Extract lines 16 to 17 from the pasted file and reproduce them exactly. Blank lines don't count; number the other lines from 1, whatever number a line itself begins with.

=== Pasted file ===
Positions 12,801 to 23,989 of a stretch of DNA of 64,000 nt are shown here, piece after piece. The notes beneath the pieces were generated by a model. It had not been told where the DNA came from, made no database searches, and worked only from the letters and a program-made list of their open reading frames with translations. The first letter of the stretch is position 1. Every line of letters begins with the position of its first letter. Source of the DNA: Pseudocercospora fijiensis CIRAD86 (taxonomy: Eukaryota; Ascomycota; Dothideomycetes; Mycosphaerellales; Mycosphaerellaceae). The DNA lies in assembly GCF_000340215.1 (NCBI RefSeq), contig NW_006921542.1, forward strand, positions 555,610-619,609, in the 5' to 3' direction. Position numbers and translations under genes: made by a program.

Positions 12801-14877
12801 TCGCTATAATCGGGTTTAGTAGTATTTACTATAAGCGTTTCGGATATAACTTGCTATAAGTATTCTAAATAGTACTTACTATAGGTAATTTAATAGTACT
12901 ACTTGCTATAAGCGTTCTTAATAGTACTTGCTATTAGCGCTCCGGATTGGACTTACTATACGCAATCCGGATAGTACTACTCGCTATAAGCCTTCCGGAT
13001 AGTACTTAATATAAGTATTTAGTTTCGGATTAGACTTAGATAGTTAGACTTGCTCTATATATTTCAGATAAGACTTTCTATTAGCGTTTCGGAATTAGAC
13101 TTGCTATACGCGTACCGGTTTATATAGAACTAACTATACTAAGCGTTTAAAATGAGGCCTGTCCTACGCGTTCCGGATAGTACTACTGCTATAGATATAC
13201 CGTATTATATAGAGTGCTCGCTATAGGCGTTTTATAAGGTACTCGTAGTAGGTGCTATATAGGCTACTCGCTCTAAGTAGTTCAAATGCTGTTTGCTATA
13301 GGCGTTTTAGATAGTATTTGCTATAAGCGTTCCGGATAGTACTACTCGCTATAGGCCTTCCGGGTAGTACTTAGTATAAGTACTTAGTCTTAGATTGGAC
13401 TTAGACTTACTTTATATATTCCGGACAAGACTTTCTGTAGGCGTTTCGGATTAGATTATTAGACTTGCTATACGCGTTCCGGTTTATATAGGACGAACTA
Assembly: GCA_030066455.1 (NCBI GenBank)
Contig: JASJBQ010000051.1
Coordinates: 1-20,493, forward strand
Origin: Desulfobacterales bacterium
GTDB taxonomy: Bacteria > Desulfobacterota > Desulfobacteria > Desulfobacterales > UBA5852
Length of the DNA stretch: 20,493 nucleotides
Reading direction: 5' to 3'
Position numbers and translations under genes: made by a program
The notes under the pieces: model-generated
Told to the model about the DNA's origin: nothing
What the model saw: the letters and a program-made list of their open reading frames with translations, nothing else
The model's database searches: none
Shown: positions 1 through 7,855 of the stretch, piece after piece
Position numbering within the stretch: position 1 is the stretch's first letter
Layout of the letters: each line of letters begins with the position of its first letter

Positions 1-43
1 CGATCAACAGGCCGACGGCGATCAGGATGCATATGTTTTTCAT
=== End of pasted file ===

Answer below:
Reading direction: 5' to 3'
Position numbers and translations under genes: made by a program